I was an international newsroom journalist (Tokyo, London) when I felt a strong call to give it all up. I was being called to something bigger, but I didn't know what.  


Raised in rural Missouri, I left this life, earned a journalism degree, and moved to Tokyo. No one I knew had ever been abroad. I left rootedness for air. I left family and tradition for floating above a culture so different from my own. I left thick bloody steaks for thin glistening sushi. I left thick oak doors for fragile shoji partitions. Carpet for tatami. Beer for sake. Boisterousness for subtlety.


There is no better mirror for seeing the self than living in a place where there are no cultural cues, where you do not fit, where even the language cannot interfere.


After working as a journalist in Tokyo, after working in a newsroom during the death of Emperor Hirohito and the cultural sea change that wrought, I spent a year traveling Southeast Asia — India, Nepal, Thailand, Indonesia, Australia, Malaysia. When I was a little girl of 7, I remember telling myself: One day I’ll travel the whole world. Hiking the Himalayas in Nepal, a camel trek in the Thar Desert in India, hitchhiking the Australian outback – it was a time not easily labeled, nor easily forgotten.


And then there was London. London - I fell deeply head over heels in love with her. I worked hard to establish myself as a journalist. I was working at London newspapers when the Berlin Wall fell and when Princess Diana died. My most intense memory is the smell of thousands if not millions of dying flowers at Kensington Palace. People came to pay their respects to Diana and left flowers at the palace. An acre of flowers piled on top of each other — the smell of giddy perfume and putrid rotting. Sweet. Death. That smell will stay with me forever.


I loved my crazy, jet-setting life that was disconnected from rural Missouri, but was connected to the entire globe. I loved it so profoundly. But then came the "call". I was meant to be doing something else. But what?


It all began to unravel. It shattered into a million pieces. I had to go home. I had to find out who I truly was.


What followed were many years of self-exploration, Everything I had defined as mine was taken away. I had to start from scratch and build. But build what? Who was I?

I first explored my mystical side, and for years studied tarot, shamanism and past lives. I write all about this in Water, my fourth novel. I started to do readings for people using tarot. Today, I estimate I've given 4,000 plus such readings for people all over the world.


Slowly, I started writing fiction. Slowly, I remembered visual art. I used to win awards for my art as a child but hadn’t touched it in more than a decade. I started to paint again. I also slowly started to sit down daily at a computer and write fiction


I started teaching writing. Students came up to me after class and asked for one-on-one writing coaching. A book coaching business was born. Today I have helped thousands of people learn to write. I have clients from Singapore to Seattle, writers of healing memoir, magical realism, self-help books, and film scripts. Clients have been featured in the Financial Times and the New York Times and have won major national awards.


Today, as a  novelist, visual artist, and book coach, I live by the core values of creativity, authenticity, purpose, and contribution. My five novels: Earth, Air, Fire Water, Ether are about one woman in search of her mystical purpose. The first three won Independent Publishers awards, and the fourth is currently being considered for the same award.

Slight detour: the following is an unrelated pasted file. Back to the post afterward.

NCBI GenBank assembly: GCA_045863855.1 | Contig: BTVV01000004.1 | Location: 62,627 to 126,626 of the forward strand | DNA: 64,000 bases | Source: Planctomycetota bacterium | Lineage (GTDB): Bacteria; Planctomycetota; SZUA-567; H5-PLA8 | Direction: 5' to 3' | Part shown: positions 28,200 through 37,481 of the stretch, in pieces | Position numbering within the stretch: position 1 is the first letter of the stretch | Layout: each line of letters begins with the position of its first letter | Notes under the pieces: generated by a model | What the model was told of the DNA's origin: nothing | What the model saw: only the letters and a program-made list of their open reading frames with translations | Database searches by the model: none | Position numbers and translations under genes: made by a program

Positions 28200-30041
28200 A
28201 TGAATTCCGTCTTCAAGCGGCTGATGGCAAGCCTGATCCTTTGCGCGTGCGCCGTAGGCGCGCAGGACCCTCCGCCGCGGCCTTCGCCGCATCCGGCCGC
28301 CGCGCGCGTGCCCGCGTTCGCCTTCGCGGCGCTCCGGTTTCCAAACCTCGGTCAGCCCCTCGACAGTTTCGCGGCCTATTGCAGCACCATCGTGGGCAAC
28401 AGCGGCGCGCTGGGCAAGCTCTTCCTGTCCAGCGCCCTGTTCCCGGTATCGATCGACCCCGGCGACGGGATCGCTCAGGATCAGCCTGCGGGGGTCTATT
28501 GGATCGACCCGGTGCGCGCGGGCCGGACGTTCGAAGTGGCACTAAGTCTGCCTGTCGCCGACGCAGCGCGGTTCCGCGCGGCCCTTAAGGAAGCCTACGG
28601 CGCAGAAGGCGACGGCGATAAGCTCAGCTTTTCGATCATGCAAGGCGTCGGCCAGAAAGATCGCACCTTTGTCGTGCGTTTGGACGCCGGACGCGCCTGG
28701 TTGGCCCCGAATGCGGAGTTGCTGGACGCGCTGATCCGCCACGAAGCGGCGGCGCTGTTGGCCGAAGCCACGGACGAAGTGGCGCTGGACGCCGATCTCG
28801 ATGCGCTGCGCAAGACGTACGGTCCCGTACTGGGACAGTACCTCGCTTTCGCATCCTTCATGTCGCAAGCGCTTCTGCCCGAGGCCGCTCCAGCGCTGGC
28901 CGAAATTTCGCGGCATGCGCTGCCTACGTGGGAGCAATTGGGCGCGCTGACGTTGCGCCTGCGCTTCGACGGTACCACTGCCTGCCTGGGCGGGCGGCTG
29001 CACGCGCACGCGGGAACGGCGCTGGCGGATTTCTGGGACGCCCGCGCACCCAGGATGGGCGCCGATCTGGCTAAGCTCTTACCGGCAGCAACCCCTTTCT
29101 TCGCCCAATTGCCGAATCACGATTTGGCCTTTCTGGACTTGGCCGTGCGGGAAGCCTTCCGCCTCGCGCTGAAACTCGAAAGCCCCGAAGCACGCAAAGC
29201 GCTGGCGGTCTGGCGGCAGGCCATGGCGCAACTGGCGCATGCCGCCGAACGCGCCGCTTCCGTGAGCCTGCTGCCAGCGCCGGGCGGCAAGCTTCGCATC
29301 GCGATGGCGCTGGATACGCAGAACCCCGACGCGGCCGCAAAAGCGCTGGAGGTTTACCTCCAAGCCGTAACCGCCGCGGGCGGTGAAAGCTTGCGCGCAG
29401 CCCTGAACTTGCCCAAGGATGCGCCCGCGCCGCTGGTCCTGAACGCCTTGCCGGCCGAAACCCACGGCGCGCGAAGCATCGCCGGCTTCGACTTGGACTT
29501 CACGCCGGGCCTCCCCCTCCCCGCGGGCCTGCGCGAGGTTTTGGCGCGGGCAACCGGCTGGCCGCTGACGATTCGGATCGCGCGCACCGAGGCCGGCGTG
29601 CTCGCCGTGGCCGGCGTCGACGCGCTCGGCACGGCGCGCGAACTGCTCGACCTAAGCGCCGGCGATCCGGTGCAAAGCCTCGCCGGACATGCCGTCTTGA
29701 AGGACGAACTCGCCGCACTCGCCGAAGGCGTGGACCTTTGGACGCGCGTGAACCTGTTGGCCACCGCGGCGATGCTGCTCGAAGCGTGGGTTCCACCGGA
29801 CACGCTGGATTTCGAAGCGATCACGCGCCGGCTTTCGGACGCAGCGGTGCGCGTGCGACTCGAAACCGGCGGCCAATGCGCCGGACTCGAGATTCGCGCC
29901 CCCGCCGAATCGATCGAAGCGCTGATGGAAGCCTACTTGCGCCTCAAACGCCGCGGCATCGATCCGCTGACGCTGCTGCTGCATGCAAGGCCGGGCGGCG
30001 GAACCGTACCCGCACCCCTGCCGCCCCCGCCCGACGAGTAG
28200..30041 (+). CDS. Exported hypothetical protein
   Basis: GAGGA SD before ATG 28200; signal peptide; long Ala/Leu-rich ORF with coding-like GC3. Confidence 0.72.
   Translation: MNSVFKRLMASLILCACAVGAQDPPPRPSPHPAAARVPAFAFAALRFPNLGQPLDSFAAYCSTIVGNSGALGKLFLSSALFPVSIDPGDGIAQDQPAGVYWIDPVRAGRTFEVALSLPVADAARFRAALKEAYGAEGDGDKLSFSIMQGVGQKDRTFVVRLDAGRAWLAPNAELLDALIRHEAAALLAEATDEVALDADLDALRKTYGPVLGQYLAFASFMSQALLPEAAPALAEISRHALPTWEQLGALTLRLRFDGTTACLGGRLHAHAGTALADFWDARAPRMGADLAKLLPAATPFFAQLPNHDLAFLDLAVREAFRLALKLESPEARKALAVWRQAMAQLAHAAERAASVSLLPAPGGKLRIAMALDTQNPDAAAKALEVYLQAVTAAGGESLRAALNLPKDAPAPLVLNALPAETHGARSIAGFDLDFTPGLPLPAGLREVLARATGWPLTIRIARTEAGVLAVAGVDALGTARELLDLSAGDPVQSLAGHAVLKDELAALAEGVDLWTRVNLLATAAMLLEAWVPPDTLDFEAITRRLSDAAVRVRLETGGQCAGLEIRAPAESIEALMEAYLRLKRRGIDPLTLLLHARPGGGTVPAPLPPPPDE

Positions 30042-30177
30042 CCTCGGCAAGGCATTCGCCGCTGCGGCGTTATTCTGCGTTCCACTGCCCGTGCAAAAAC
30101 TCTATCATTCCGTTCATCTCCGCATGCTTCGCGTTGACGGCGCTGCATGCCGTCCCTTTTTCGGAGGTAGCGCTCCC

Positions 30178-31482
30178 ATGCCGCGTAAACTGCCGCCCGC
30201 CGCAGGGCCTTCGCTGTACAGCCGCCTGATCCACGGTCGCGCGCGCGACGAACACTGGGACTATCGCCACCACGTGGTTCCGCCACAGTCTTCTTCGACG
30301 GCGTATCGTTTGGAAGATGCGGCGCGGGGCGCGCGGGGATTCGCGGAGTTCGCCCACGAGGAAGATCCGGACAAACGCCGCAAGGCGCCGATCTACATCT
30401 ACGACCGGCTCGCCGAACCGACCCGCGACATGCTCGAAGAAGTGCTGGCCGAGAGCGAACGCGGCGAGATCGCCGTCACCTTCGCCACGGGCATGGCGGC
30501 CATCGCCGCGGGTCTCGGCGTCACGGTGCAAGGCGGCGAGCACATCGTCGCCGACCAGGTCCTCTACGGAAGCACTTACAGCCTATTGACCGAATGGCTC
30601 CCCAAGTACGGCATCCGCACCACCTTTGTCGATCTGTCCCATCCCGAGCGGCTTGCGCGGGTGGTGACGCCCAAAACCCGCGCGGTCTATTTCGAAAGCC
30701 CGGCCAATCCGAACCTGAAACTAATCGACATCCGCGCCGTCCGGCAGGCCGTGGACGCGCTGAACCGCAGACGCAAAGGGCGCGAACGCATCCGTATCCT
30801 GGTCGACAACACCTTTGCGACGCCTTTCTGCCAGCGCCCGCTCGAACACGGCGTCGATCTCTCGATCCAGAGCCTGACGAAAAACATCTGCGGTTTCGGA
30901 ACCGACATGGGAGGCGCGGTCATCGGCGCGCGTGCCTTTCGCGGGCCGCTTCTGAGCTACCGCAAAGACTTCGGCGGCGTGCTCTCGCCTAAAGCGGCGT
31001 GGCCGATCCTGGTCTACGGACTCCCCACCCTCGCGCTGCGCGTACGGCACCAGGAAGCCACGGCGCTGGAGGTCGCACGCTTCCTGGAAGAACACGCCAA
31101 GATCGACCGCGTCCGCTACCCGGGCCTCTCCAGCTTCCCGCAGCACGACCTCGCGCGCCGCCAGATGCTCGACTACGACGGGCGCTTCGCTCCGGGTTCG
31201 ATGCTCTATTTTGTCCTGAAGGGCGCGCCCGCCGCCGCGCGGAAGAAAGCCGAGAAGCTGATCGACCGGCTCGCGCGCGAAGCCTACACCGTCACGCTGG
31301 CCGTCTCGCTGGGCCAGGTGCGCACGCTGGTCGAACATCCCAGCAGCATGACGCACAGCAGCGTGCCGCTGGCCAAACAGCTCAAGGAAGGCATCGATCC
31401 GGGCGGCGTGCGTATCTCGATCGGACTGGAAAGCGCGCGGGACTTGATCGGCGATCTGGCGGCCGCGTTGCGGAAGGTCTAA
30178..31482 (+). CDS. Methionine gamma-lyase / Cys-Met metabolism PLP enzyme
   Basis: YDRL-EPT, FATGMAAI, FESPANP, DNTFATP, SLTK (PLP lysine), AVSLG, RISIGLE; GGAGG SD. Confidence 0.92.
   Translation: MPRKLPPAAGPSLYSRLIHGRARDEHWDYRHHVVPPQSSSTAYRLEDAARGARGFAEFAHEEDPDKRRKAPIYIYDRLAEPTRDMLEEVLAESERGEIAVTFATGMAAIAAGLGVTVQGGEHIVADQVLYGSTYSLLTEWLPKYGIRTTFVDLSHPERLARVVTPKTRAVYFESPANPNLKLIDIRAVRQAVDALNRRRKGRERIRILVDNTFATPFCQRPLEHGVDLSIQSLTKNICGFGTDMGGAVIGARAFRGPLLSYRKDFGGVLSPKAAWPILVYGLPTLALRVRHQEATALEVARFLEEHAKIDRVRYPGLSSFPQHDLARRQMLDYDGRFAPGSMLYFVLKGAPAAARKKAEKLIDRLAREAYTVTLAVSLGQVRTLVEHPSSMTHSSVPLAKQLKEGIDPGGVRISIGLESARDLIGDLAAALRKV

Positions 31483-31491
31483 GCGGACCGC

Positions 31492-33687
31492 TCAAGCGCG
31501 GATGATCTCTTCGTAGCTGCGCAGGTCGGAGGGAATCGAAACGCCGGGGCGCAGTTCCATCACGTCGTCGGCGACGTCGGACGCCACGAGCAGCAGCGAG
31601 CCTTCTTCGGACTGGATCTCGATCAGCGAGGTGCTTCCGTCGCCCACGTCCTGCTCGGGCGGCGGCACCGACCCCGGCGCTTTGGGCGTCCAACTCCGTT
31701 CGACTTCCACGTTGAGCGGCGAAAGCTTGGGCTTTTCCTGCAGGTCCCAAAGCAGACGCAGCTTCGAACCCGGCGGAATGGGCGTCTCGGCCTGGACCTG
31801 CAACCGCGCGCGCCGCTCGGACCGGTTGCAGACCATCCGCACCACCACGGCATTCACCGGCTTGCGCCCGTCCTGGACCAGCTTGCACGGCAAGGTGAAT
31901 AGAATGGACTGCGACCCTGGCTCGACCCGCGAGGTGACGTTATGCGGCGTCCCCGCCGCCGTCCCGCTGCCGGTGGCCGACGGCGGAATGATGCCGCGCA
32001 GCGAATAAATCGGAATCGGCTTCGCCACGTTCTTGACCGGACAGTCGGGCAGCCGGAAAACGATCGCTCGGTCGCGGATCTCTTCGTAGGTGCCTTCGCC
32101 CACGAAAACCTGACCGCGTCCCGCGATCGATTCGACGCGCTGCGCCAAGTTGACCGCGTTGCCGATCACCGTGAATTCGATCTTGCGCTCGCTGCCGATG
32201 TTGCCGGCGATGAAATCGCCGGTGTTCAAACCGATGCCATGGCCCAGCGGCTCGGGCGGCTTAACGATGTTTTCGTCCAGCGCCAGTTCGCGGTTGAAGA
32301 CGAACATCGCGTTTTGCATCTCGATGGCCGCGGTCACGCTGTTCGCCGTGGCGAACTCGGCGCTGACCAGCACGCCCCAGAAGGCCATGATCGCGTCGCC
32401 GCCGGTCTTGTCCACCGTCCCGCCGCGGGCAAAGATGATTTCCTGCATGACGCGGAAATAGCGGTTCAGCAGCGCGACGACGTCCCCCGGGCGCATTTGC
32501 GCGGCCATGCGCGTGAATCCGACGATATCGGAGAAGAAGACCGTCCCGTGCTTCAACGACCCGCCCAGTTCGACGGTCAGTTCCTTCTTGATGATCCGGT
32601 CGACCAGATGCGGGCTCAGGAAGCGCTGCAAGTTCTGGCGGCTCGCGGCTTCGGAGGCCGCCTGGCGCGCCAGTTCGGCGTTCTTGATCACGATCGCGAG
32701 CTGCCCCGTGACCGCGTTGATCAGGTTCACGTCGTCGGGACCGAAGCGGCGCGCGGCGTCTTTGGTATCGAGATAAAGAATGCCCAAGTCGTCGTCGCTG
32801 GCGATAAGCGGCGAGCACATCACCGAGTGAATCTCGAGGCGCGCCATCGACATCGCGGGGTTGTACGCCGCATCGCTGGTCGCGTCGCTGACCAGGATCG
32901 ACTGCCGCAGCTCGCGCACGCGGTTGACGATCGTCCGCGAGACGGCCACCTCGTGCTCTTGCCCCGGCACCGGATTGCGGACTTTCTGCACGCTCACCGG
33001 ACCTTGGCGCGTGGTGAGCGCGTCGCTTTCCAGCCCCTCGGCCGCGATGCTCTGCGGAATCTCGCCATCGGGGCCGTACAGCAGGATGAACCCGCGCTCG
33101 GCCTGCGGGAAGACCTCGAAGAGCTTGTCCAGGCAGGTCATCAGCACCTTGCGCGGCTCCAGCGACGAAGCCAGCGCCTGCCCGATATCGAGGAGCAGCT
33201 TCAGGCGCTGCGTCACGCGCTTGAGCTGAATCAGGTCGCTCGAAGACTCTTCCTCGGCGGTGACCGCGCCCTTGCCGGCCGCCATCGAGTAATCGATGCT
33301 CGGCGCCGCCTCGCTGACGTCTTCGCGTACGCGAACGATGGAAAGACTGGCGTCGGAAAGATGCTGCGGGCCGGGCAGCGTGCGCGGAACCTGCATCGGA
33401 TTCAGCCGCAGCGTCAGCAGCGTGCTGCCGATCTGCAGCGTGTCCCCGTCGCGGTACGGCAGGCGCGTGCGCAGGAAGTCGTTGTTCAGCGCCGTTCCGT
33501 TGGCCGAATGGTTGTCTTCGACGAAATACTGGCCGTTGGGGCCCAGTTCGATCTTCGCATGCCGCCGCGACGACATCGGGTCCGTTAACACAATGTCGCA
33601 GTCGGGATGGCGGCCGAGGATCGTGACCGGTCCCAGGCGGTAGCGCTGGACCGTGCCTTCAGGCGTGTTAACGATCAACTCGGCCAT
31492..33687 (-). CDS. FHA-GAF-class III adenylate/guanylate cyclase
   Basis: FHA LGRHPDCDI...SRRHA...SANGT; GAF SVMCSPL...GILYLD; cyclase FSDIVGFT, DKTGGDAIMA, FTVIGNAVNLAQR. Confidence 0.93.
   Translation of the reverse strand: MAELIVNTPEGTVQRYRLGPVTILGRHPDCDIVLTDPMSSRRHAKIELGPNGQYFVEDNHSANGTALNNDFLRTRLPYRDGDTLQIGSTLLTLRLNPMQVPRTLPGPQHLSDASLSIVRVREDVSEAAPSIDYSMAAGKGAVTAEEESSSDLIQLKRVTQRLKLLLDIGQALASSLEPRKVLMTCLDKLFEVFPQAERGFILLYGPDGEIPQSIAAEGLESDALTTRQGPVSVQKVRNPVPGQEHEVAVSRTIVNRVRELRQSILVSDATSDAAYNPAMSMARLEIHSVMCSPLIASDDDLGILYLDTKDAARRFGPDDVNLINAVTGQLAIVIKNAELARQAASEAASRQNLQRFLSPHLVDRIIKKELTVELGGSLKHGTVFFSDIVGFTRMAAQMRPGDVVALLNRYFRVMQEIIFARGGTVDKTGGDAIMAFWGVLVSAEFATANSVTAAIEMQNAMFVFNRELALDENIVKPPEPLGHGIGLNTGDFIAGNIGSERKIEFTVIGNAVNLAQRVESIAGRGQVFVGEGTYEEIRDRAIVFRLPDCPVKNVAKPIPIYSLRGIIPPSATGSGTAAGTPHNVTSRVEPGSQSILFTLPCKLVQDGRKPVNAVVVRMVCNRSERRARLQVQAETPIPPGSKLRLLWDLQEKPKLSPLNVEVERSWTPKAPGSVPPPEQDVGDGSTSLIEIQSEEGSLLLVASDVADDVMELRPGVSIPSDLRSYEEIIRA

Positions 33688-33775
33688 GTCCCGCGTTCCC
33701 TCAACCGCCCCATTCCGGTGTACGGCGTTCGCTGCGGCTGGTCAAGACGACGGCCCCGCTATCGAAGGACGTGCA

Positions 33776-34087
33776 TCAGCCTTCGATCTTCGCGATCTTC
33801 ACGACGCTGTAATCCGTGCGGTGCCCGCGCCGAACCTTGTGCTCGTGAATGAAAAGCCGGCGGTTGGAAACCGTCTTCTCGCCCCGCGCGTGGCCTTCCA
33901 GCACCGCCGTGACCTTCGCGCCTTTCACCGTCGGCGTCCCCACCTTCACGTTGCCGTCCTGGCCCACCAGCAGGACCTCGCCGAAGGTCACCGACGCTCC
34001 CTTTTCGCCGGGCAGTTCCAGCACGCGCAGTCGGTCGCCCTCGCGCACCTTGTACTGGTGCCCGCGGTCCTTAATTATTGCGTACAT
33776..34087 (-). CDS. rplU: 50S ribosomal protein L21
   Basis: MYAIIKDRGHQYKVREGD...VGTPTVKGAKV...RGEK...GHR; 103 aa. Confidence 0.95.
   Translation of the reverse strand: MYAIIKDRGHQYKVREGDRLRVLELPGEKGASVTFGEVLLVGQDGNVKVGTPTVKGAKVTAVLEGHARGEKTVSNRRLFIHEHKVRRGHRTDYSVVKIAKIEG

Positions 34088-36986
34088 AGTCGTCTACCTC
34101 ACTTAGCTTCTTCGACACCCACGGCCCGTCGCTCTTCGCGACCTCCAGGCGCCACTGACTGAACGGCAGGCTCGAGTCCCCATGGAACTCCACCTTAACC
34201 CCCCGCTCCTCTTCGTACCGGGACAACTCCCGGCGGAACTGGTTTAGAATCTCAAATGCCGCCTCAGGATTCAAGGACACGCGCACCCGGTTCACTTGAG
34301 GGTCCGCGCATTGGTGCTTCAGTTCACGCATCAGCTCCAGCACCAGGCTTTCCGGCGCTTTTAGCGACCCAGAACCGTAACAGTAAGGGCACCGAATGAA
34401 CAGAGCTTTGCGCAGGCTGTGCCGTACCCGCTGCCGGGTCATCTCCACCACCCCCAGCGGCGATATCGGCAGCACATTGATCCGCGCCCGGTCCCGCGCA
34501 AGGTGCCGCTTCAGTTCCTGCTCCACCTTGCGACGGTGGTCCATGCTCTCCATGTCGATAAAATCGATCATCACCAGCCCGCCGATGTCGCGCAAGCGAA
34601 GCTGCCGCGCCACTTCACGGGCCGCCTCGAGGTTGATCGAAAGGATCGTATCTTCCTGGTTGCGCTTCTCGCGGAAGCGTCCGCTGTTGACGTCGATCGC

As a visual artist, I built a yurt art studio in the woods, where I see the use of color and texture as a sacred act, as I paint in acrylics and watercolors, and hand-make journals.

I am deeply grateful for this new life of fiction-writing, art and creative service to others.







Fire - Independent Publishers Gold Medal for Visionary Fiction, 2018

Air - Independent Publishers Silver Medal for Visionary Fiction, 2016


Earth - Indpendent Publishers Gold Medal for Best Regional Fiction -- Midwest, 2015



National Society of Journalists, First Place, Best Regional Feature Pacific Northwest, 2000







Dozens of journalism articles published in newspapers and magazines around the world. Tokyo's Daily Yomiuri newpaper, London's Independent newspaper, Seattle's Post-Intelligencer newspaper and the Seattle Weekly, among many others.



Novels Earth and Air of The Elemental Journey Series, published by Seattle's Booktrope, 2015. Fire self published.


Short story "Antique Clock," Traps (anthology), Massachusetts, USA.


Short story "Queen Caw," Madison Review, Wisconsin, USA.


Short story "Cat got your tongue," Stringtown literary journal, Washington, USA.


Art Shows


Spiral Gallery, member, Estacada, OR, 2018.


RAW art show, juried, group Show, Portland, OR, November 2017.

Photography, Group Show at the Art Institute of Seattle, WA, 1998.


Solo Show, Q Cafe, Seattle, WA, 2002.


Group Show, Photographs, Jean Juarez Spa, Downtown Seattle, WA, 2006-2007.


Dirty, Smelly, Noisy exhibit, Western Avenue Studios, Lowell, MA, 2008.


City of Haverhill Artist of the Month, November 2010, Mayor's Office, Haverhill, MA


Outsider Art Show, juried show, December 2012 Haverhill, MA



Education and Experience


Graduated cum laude University of Missouri, School of Journalism.


A decade of international journalism experience, serving as a features editor for a major Tokyo newspaper, a travel writer in Asia, and an editor and journalist for London dailies like the Independent and the Financial Times.


Art of Storytelling - writing teacher/coach for 15 years - memoir, novels and self-help books. www.artofstorytellingonline.com